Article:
He offers up the life of one William Gates, the near-wealthiest man on earth and the product of the dark-sided capitalism. He implores his students to consider his rhetorical query:
“How can we allow a single human being to earn literally hundreds of millions of dollars in a single year while others toil for a workman’s wage?”
Lacking sufficient knowledge, or courage, not a student would challenge the pompous professor.
Later that evening, as my then eighteen-year-old son shared his story, I was amazed to find that I could actually feel my pulse pounding from within my eyeballs.
While I was fully aware that my offspring would encounter ideologies that wouldn’t always jibe with the teachings of his old man, I was nonetheless taken aback that this econ professor would dare exploit his position to promote his warped ideology.
I proceeded to equip my son with the obvious retorts, such as, “How can we allow a college professor to knock down six figures when we have kindergarten teachers working their bottoms off for less than half that amount?”
I was considering how I might personally lambast the conceited collectivist for imposing his personal agenda onto my young son and his classmates when the obvious occurred to me: there was no way I nor anyone else would change this sadly misguided individual’s mind or how he addresses his students. And besides, he’s just an unfortunate product of his environment— perhaps a disciple of one of his own college instructors.
Challenging him directly or petitioning for his dismissal for pushing his politics would be a profound waste of time and energy. In fact, in a way, I’m kind of glad he’s there. In the case of my son, he’s learning that ignorance is ignorance, even when it’s well-credentialed and dressed in fine eloquence.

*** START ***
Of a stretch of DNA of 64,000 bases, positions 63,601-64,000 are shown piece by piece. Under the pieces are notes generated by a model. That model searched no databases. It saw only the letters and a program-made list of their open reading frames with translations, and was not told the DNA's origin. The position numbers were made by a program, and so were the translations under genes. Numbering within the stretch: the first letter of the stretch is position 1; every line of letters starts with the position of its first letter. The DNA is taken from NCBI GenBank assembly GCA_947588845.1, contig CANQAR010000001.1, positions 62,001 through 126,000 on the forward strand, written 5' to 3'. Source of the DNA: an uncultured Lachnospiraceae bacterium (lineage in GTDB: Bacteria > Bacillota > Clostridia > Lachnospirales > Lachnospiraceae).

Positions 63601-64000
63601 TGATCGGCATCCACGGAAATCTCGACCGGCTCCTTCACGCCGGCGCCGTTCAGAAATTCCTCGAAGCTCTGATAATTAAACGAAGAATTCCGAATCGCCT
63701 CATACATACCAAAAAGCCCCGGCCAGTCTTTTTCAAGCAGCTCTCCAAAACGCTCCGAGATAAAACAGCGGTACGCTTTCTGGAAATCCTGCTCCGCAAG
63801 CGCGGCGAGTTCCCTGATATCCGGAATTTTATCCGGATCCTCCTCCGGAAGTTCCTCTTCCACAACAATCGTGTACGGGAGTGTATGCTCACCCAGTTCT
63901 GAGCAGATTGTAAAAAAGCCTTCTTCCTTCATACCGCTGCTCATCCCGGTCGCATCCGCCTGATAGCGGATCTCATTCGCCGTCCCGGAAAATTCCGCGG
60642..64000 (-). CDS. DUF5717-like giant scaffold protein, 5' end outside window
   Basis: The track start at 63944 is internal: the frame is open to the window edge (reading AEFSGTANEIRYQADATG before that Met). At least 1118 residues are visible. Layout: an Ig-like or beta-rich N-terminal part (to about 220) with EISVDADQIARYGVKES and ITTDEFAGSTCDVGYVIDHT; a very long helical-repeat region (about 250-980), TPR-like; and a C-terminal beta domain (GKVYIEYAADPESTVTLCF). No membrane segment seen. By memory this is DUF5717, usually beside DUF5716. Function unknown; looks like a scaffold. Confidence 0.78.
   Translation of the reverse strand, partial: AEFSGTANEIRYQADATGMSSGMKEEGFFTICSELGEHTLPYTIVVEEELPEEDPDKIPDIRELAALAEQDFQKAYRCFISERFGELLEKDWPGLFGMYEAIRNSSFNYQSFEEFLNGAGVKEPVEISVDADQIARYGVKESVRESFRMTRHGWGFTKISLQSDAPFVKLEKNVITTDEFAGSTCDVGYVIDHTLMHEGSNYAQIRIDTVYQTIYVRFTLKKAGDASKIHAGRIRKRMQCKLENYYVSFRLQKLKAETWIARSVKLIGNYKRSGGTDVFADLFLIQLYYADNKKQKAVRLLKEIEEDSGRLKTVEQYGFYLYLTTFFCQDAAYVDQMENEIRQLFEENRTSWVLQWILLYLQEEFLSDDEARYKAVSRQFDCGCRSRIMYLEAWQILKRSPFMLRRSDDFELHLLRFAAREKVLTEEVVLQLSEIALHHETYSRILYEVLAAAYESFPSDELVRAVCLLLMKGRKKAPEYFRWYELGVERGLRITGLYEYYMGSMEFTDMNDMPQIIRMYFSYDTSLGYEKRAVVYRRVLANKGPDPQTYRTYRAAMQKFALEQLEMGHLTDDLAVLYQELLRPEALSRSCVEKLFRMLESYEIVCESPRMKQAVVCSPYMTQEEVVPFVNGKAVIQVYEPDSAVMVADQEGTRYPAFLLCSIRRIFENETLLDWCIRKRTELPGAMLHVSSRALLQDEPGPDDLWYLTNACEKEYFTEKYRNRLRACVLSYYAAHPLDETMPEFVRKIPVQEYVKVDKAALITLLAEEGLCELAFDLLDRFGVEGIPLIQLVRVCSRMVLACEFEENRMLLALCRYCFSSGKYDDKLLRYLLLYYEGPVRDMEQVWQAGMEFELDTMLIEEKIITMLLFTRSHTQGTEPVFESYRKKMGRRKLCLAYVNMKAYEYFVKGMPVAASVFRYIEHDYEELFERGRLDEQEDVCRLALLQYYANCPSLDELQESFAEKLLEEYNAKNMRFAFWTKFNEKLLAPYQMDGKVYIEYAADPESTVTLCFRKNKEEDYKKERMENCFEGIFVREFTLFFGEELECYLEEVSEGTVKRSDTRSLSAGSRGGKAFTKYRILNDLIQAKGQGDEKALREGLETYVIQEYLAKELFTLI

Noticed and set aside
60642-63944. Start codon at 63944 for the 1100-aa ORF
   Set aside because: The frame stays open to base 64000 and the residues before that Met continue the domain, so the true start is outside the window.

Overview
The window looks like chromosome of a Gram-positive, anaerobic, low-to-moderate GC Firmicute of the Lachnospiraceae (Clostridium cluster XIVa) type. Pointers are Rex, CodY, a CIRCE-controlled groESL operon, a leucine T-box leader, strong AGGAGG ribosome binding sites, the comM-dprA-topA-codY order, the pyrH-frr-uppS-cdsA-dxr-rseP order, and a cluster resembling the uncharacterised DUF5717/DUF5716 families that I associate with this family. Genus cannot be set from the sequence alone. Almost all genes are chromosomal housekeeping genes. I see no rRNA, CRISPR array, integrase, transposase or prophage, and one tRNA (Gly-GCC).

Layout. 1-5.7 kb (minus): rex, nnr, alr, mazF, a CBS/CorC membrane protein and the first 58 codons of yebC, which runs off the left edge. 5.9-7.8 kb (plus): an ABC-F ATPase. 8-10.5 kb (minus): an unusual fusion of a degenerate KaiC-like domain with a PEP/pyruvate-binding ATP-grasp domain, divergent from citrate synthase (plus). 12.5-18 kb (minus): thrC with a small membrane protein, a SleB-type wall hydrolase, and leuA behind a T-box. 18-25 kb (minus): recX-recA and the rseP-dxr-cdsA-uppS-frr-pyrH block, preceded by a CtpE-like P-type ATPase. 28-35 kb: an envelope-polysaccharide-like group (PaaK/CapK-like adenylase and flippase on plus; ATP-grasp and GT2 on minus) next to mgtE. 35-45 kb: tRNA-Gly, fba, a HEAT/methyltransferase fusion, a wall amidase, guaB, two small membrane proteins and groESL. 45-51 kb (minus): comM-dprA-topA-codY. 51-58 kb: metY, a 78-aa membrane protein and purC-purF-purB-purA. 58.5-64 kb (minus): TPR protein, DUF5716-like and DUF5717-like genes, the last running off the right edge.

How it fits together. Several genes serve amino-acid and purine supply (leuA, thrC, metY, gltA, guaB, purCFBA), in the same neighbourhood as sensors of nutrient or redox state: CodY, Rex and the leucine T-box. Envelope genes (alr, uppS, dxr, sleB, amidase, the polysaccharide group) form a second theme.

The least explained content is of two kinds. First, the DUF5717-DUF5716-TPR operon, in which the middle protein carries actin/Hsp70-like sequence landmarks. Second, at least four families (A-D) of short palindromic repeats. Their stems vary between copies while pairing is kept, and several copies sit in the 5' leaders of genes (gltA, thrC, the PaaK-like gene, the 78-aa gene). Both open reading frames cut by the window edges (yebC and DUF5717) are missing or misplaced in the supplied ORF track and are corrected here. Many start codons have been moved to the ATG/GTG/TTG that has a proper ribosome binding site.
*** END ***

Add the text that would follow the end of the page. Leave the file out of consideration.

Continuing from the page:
Of course I’ve nothing to worry about; Nick is an independent-thinking, proud-to-be-a-capitalist young man. Either that or he is, in the certain opinion of any passionate socialist, a product of his environment— a disciple of a delusional free-market-capitalist father. And I’m okay with that.
So I, the capitalist whacko, think the socialist professor is nothing more than an extension of his ideological upbringing, and he would think the same of me. And you know, maybe we’re both right— perhaps we are each, when it comes to our politics, largely products of our environment.
And to be perfectly honest, while I’m no psychologist, I do believe that to be the case. In fact I’m reasonably certain this condition afflicts virtually all walks of people— and trust me; the measure of one’s intellect is no match for one’s predisposition. Years spent at our nation’s greatest universities can be practically wasted, for when the academic emerges, his insight into the world at large is first and foremost filtered through the political veil that has been engrained into his very being.
Therefore, in the case of my son’s teacher, again, there’s absolutely no changing his mind. And the same goes for me. There’s absolutely nothing that will change my belief in free-market capitalism.